We have shown that the Müllerian duct-associated expression profiles of both Sfrp5 and Sfrp2 are sexually dimorphic prior to the onset of overt regression in males, data that suggest a role for these genes in this process. In order to examine further the relationship between these expression patterns and Müllerian duct regression, we next examined expression in mesonephroi from embryos homozygous for the mutation postaxial hemimelia (px) (Searle, 1964). The px mutation arose spontaneously and male adult homozygotes are infertile due to the persistence of the Müllerian duct. Molecular analysis revealed that the px mutation results from a deletion of the Wnt7a gene (Parr et al., 1998), and identical persistence of the Müllerian duct is observed in male mice homozygous for a targeted Wnt7a deletion (Parr and McMahon, 1998). The failure of the Müllerian duct to regress in these mutants is due to the absence of expression of the Amhr2 gene in the periductal mesenchyme of developing mesonephroi (Parr and McMahon, 1998; Parr et al., 1998). We first confirmed the absence of Amhr2 expression in mesonephroi from 13.0 dpc px/px embryos (Fig. 3A) and the continued expression of the duct epithelium marker, Lim1 (Fig. 3B), indicating the structural integrity of the duct in the mutant embryos. We then examined the expression of Sfrp5 in the mutants. In contrast to wild-type embryos at 13.0 dpc, which show prominent Sfrp5 expression, there is virtually no expression in the px/px male embryonic mesonephros (Fig. 3C). In similar fashion, Sfrp2 expression in male px/px embryonic mesonephroi is almost undetectable (Fig. 3D). Thus, the male-specific expression of these genes in the Müllerian duct epithelium at approximately 13.0 dpc is lost in male embryos that are not competent to undergo duct regression.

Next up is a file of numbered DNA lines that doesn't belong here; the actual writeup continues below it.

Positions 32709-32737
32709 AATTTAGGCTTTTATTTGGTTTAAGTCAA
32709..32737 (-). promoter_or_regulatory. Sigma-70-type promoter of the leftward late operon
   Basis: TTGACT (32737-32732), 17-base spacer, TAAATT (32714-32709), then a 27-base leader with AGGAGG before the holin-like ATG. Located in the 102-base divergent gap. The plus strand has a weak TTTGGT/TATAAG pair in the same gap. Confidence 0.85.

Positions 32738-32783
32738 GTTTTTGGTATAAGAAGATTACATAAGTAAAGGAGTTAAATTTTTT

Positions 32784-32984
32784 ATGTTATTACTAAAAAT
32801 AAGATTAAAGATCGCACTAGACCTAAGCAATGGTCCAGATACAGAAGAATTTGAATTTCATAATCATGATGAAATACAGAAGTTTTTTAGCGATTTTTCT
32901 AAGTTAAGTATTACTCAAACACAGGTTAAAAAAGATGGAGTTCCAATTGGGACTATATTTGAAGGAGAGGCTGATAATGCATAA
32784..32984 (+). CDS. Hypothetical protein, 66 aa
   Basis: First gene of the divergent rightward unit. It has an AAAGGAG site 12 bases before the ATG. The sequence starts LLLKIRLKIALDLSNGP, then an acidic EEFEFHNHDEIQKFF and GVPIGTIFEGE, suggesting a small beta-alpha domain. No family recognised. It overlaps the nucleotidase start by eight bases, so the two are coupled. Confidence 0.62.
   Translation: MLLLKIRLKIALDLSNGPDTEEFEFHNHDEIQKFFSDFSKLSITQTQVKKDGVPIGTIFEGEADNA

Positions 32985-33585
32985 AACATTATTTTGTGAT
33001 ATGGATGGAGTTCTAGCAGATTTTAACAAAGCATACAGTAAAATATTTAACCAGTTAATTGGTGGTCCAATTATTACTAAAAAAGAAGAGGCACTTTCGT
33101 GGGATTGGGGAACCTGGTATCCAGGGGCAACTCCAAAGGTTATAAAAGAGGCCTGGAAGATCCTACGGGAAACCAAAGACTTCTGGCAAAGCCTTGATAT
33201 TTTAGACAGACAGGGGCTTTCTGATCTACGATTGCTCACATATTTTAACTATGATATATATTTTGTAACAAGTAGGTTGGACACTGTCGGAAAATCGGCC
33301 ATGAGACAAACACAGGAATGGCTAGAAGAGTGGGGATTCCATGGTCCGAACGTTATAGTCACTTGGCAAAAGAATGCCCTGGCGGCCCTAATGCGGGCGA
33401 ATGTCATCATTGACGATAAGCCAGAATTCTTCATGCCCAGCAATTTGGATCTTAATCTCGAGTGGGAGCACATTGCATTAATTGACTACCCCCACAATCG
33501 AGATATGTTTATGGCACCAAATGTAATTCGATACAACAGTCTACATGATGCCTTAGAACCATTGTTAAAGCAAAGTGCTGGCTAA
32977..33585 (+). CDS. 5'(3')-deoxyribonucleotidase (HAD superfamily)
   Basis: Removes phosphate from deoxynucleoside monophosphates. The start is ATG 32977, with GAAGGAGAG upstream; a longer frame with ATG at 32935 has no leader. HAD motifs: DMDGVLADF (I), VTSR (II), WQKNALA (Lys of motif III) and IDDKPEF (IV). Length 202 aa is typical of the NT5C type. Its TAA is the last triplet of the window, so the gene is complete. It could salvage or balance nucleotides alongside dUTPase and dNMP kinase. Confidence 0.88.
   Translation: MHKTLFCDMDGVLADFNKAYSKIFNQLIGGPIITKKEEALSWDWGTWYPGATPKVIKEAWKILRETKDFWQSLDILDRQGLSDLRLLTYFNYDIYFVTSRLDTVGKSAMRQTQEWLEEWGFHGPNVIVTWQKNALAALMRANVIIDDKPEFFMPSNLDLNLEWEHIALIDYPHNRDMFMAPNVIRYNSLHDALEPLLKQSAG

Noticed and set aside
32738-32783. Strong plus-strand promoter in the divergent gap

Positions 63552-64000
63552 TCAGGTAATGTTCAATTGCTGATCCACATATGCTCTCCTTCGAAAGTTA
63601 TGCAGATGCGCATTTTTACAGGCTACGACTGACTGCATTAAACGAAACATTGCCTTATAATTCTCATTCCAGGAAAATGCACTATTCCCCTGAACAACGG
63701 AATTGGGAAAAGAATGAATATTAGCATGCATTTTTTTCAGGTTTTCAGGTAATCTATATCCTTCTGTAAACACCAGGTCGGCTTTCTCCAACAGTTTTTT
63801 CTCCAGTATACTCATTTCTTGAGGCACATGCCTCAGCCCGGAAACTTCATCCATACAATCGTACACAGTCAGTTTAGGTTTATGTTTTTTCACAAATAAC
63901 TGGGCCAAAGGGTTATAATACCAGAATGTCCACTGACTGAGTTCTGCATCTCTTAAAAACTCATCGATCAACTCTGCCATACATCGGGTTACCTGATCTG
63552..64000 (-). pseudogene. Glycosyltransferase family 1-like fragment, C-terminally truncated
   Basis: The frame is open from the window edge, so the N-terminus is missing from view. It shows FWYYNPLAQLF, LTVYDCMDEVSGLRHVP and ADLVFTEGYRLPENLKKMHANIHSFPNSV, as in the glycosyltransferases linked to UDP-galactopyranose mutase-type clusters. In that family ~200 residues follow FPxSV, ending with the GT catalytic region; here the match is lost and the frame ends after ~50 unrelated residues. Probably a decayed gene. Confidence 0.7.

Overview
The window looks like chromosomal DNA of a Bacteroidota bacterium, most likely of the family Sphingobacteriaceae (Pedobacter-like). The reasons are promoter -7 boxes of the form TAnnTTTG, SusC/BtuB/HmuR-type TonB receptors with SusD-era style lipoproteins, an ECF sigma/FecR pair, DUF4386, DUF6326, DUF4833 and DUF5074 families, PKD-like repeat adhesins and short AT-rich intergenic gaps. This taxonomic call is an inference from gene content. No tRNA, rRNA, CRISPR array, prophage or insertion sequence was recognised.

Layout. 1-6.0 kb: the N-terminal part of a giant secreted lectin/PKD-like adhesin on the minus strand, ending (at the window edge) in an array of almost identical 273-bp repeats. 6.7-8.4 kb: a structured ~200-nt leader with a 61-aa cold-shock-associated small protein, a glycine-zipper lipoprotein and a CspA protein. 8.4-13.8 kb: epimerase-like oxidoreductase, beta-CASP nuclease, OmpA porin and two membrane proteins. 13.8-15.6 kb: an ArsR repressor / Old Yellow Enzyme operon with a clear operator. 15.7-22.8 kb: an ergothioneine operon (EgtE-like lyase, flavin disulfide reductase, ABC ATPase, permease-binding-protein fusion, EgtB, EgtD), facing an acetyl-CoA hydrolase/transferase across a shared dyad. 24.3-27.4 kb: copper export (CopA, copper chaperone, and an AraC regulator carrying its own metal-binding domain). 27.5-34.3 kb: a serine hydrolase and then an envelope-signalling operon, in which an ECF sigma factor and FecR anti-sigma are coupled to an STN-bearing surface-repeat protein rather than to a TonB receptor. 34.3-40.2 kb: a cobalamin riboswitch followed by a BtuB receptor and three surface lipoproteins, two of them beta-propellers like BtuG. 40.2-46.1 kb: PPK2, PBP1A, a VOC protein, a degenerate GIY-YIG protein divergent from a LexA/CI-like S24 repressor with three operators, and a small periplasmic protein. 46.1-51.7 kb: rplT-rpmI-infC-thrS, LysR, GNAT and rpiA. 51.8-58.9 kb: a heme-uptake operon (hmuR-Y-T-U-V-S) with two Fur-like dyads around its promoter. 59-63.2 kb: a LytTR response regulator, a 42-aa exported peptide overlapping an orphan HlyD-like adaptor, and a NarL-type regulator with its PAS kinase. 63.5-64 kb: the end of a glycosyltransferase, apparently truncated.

Given the expression profiles exhibited by the Sfrp genes described above, we were interested in determining the phenotypic consequences of eliminating their function by chemical mutagenesis. The use of mouse mutant archives derived from the F1 male progeny of N-ethyl–N-nitrosourea (ENU)-mutagenized male mice is now a viable alternative to gene targeting for functional gene studies in the mouse (Coghill et al., 2002). We have previously described the screening of a large (>5,000 individuals) archive to identify point mutations in Sfrp5 and Sfrp2 (Quwailid et al., 2004). Briefly, we screened exon 1 of each of these genes for mutations because this exon contains the whole of the CRD, the domain thought to be responsible for WNT and Fz domain interaction (Bafico et al., 1999; Dann et al., 2001). Our studies focused on two mutations detected: Sfrp5HQ27stop and Sfrp2HC50F. The Sfrp5HQ27stop allele is caused by a C to T transition that results in the conversion of a glutamine codon to a stop codon at amino acid position 27. Given this very early chain termination, the allele is predicted to be a null mutation for Sfrp5. The Sfrp2HC50F allele is caused by a G to T transversion that results in the replacement of 1 of the 10 canonical cysteine residues of the CRD by a phenylalanine. Given the critical role played by these cysteines in the formation of disulphide bridges required for the functional conformation of the CRD (Chong et al., 2002), it is likely that Sfrp2HC50F represents a loss-of-function allele of Sfrp2.